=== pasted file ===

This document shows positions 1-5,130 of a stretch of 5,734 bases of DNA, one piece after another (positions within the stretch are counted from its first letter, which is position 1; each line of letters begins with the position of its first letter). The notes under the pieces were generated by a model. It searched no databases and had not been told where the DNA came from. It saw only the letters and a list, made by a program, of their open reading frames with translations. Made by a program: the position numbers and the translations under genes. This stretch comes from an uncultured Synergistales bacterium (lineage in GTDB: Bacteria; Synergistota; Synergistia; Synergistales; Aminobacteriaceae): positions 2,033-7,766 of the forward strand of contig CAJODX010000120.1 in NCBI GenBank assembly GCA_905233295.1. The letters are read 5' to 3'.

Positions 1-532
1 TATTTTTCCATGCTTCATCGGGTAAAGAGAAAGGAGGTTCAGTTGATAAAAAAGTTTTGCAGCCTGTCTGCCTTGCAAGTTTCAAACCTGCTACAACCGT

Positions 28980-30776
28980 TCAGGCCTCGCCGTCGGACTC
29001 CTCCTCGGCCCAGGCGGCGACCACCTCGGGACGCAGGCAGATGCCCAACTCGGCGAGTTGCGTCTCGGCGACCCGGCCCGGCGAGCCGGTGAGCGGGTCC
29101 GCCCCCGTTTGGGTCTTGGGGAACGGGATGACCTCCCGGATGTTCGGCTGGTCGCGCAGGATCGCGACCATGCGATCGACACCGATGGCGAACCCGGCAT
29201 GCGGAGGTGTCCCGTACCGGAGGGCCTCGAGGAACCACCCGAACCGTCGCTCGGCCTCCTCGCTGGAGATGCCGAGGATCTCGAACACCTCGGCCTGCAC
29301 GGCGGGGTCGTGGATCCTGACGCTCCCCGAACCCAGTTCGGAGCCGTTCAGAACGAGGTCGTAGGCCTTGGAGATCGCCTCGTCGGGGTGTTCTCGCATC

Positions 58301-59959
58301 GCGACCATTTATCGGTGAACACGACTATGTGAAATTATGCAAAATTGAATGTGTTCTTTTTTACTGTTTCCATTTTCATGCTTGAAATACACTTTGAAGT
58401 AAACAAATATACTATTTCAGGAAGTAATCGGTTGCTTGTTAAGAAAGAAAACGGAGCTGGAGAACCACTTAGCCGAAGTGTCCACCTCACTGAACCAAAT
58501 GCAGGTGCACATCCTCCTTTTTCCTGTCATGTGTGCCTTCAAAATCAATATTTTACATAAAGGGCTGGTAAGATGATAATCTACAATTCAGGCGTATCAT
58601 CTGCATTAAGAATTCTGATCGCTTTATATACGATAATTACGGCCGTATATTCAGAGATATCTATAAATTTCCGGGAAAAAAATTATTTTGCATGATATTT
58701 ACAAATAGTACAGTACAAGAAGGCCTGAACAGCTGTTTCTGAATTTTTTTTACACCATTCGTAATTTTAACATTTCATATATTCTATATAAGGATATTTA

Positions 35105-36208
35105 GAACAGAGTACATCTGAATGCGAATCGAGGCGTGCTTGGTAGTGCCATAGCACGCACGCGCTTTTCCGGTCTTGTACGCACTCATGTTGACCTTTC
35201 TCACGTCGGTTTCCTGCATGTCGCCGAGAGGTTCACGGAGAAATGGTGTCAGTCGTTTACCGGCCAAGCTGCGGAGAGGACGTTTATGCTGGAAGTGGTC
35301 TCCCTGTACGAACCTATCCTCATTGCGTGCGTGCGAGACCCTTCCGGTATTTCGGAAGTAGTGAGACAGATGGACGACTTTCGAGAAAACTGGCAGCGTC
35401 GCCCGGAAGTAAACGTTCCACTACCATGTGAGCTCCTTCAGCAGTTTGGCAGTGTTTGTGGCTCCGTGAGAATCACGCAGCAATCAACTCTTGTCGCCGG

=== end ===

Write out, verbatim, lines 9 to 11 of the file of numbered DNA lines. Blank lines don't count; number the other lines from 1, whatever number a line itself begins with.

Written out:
29301 GGCGGGGTCGTGGATCCTGACGCTCCCCGAACCCAGTTCGGAGCCGTTCAGAACGAGGTCGTAGGCCTTGGAGATCGCCTCGTCGGGGTGTTCTCGCATC

Positions 58301-59959
58301 GCGACCATTTATCGGTGAACACGACTATGTGAAATTATGCAAAATTGAATGTGTTCTTTTTTACTGTTTCCATTTTCATGCTTGAAATACACTTTGAAGT